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Cuts and scrapes can send parents into a panic

February 06, 2004|by LISA TEDRICK PREJEAN

Where there are kids, there are cuts, bumps and bruises.

No matter how hard we try to keep little ones from getting hurt, it's inevitable that something will happen at some point.

When it does, parental guilt often kicks in.

How could we have prevented this? What should we do differently next time? A fully cushioned body suit, perhaps.

"Parents always want to know the exact, correct thing to do," says Dr. Jonathan M. Sykes, director of facial, plastic and reconstructive surgery at University of California Medical Center.

The best thing is to know, in advance, what to do when your child gets hurt.

"You can't stop a child from running," Sykes says, so be prepared and don't let emotions take over.

That's a lesson I learned the hard way.

When my son was progressing from walking to running, he took a nasty spill in our driveway.

We had an annual checkup two days later. I told the pediatrician that I felt horrible bringing a scab-covered child to his office and that I couldn't believe the fall happened right before we were coming to see him.

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He said that was actually the best time for the fall to happen so he could look at the cuts and scrapes.

I have to admit that I felt rather silly then. Of course that was a good time for my son to be examined.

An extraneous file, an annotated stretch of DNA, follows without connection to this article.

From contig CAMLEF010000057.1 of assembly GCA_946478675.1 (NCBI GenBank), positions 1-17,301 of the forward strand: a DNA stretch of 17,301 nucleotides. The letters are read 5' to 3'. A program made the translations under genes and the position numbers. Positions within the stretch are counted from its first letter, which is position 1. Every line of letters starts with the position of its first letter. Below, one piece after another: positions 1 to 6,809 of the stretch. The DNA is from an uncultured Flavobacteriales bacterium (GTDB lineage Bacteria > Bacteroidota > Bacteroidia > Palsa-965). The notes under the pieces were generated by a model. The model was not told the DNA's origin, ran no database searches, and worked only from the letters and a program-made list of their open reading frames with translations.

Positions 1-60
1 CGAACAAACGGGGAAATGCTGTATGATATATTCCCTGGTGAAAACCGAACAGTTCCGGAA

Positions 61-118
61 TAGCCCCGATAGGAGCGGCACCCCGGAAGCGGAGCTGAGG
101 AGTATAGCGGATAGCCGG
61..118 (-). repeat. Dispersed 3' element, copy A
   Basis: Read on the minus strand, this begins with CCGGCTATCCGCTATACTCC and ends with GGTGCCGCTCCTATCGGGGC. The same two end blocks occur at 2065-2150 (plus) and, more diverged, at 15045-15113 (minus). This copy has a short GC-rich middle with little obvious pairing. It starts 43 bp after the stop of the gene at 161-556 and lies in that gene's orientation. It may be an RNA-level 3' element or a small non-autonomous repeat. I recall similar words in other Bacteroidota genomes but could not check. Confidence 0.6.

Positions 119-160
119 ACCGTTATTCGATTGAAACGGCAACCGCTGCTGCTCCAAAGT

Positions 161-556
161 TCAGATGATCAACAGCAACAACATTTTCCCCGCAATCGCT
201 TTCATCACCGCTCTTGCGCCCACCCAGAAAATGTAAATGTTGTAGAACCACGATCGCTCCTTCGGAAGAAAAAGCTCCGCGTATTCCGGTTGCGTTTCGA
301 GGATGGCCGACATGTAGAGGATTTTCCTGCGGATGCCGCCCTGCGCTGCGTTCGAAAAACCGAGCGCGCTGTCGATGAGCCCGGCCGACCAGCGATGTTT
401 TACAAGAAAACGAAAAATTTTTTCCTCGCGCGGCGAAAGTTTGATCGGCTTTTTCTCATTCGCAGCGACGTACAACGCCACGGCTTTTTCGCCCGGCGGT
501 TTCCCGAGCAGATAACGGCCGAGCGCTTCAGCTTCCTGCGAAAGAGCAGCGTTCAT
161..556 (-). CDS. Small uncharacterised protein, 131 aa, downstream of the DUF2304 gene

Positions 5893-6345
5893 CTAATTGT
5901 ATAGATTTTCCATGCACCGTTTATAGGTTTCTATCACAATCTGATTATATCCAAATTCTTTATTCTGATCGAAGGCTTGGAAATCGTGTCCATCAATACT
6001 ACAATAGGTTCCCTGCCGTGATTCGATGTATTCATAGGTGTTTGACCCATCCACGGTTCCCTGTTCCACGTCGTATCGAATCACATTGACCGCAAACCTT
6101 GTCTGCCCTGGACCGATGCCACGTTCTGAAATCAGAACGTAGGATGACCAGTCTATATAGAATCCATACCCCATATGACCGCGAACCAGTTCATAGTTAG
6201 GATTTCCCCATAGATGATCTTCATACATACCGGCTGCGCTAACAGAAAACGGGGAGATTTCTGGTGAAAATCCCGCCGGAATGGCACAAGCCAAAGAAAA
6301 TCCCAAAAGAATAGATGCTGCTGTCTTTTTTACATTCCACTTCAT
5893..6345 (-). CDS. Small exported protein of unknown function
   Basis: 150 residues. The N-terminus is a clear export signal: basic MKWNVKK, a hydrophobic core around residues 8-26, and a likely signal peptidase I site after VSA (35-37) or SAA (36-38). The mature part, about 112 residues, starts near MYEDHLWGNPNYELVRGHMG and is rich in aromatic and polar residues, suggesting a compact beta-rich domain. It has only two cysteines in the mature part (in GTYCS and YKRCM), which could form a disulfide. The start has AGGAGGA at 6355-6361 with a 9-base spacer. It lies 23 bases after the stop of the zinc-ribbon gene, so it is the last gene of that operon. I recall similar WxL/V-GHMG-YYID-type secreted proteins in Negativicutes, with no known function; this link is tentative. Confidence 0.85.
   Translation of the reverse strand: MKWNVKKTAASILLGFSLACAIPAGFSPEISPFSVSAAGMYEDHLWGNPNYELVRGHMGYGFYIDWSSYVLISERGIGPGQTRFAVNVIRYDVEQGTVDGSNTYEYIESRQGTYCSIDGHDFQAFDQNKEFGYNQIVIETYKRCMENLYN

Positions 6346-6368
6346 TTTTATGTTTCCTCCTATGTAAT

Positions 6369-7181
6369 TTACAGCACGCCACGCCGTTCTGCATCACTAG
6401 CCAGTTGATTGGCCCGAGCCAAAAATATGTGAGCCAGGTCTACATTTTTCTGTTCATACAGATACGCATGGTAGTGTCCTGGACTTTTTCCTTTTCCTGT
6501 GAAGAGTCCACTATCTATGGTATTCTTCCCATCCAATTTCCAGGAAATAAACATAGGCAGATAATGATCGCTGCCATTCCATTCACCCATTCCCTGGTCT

Things don't always work out so neatly. A child falls or is hurt in some other way, and a parent is left wondering if the wound should be evaluated by a medical professional.

Here are some basics to tack up in your medicine cabinet, courtesy of Dr. Sykes:

How do I know if my child's wound should be seen by a doctor?

  • If there's a significant amount of blood that can't be stopped by applying pressure to the site for a few minutes.

  • If it seems like the cut is particularly deep.

  • If the cut is in an anatomically sensitive area - edge of the nose, eyelid, etc.


How can I prevent scarring?

Many scars will take 12 to 18 months to "mature," or completely heal, Sykes says.

Topical remedies can speed up the end result slightly by minimizing a scar's inflammation.

Sykes recommends a gel such as Mederma, but he says time is the only thing that truly helps a scar heal.

If a scar is really inflamed or rigid, a doctor may opt to use topical or injected steroids to aid healing.

In extreme cases, a scar revision may be considered. This involves re-cutting or lasering the scar.

How can I prevent infection?

Don't overlook the effectiveness of soap and water.

"If you use peroxide for 12 seconds, that's not as good as using Dial for 10 minutes," Sykes says.

A wound should be thoroughly cleaned before being treated. Wounds on extremities - the hands and feet - should be cleaned for longer periods of time because blood supply is more limited there than on the face or trunk.

After cleaning the wound, use a topical antibiotic, such as Betadine.

Peroxide may be used once a wound has closed. A solution of half peroxide/half water may be sprayed directly on the wound.

What if the wound itches?

Itching is normal as the wound heals.

If that sensation is intense, Benadryl may provide some comfort.

The promise of a sticker for each day that the scab stays on can't hurt, either.




Lisa Tedrick Prejean writes a weekly column for The Herald-Mail's Family page. Send e-mail to her at lisap@herald-mail.com.

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